# git clone --depth 1 https://github.com/brendangregg/FlameGraph
# cd FlameGraph
# for i in `seq 1 10`; do procstat -ka >> out.offstacks01; sleep 1; done
# sed 's/^.\{47\}//;s/ /;/g;s/;$/ 1/' out.offstacks01 | \
    ./flamegraph.pl --color=io --title="Off-CPU" > offstacks01.svg

That generates the off-CPU flame graph I demonstrated in the talk, and is also at the top of this page (SVG):

Click to zoom.

By Thread

Since procstat has the process thread names as the third and fourth fields, we can include them too. This gets a bit tricker as the thread name can contain spaces. Switching to awk:

# awk '{ comm = $3; thread = substr($0, 30, 16); gsub(/ *$/, "", thread);
    stack = substr($0, 48); gsub(/ /, ";", stack); gsub(/;$/, "", stack);
    printf "%s;%s;%s 1\n", comm, thread, stack }' out.offstacks01 | \
    ./flamegraph.pl --color=io --title="Off-CPU" > offstacks01byt.svg

(This awk is getting a bit long, and I should put it in a stackcollapse-procstat.awk file, like I have for other profiler output.)

Example output, now including process and thread names (SVG):

This has more detail, as we're now splitting time for each thread name, creating many thin towers. The wider towers mean pools of threads. There are 64 threads in ZFS metaslab_group_t (truncated), and 65 in nginx.

The per-thread name detail might be overdoing it in many cases. You can adjust the awk to only include the process name if desired.

Improving procstat

There is room for improvement with procstat. First, its stacks are kernel only. It would be helpful for it to include user-level frames, to fully explain blocked events.

Second, the overhead is higher that I would have hoped:

# procstat -ka | wc -l
     546
# time procstat -ka > /dev/null
        1.27 real         0.00 user         1.27 sys

That's 1.27 seconds of system CPU time to walk 546 threads. We won't be able to take even one sample of all threads per second, let alone taking it to 9 Hertz (like I suggested earlier) or higher.

Here's a CPU flame graph of procstat's system CPU time:

Ok, so we're in link_elf_search_symbol() (that's so obvious I didn't need to visualize this as a flame graph).

From sys/kern/link_elf.c:

static int
link_elf_search_symbol(linker_file_t lf, caddr_t value,
    c_linker_sym_t *sym, long *diffp)
{
[...]
        for (i = 0, es = ef->ddbsymtab; i < ef->ddbsymcnt; i++, es++) {
                if (es->st_name == 0)
                        continue;
                st_value = es->st_value + (uintptr_t) (void *) ef->address;
                if (off >= st_value) {
                        if (off - st_value < diff) {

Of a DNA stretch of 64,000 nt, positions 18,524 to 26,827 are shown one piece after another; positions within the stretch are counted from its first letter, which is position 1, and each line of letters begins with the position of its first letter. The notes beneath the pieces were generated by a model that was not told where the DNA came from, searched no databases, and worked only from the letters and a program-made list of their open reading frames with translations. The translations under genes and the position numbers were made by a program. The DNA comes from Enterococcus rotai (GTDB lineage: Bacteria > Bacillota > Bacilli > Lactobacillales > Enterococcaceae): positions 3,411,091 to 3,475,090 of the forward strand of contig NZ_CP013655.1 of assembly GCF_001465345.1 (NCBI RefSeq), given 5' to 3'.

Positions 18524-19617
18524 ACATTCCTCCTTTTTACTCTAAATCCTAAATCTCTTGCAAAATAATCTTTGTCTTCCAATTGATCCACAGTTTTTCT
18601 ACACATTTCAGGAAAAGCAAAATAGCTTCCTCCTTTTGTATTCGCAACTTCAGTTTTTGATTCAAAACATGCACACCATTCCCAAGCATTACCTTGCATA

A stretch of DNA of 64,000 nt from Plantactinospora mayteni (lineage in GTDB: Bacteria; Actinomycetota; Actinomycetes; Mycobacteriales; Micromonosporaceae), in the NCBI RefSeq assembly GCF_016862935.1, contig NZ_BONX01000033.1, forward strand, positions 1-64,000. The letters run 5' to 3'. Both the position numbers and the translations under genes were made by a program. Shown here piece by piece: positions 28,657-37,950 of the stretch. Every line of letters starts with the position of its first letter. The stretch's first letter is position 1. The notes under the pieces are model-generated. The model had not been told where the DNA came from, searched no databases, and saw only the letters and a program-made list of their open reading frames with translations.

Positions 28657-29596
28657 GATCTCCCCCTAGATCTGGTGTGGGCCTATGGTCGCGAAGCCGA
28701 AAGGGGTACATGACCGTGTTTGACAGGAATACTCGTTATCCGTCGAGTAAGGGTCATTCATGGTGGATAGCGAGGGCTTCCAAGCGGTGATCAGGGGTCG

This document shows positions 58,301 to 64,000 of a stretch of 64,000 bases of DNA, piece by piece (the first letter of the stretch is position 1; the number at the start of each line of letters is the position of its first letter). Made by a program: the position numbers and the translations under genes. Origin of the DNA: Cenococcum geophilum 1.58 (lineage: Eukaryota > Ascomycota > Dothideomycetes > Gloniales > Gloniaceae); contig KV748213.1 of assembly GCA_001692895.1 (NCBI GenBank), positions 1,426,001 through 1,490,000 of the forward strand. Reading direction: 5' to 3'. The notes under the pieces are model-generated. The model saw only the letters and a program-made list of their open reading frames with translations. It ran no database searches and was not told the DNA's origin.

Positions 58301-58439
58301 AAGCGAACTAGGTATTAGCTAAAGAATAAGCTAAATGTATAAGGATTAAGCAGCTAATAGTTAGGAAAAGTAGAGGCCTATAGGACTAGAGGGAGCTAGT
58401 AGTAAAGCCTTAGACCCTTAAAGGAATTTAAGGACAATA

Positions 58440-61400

diff = off - st_value;
                                best = es;
                                if (diff == 0)
                                        break;
                        } else if (off - st_value == diff) {
                                best = es;
                        }
                }
        }

This is not only a sequential search of a list for a symbol, but it also checks the entire list unless a direct match is found (offset 0), which usually won't be the case. Usually, it'll return the closest match. This is also called by another loop in linker_debug_search_symbol() (not visible in the flame graph, probably due to compiler optimizations), which iterates over all linker symbol files. In this case, it's searching all the kernel modules, the largest of which is zfs, which has 4,532 symbols.

So for every frame in every stack trace, we usually compare the program counter to every known kernel symbol, sequentially. This can be improved: eg, using a btree lookup, or at least bailing out early when a decent match is found. Another approach could be to build an off-CPU profiler in the kernel, which sampled and then aggregated stacks before doing symbol lookup. Many approaches are possible. I'd suspect there's never been a reason to optimize this further until now.

Conclusion

FreeBSD has an interesting way to list blocked thread stacks using procstat -ka, which can be used to generate off-CPU flame graphs. In this post I described how it worked, and some room for improvement with this approach. It would be great to see similar facilities in other operating systems, so that off-CPU flame graphs can be generated in a cheaper fashion, for solving issues of blocked time.

For more about flame graphs, see my previous post about my FreeBSD flame graphs talk.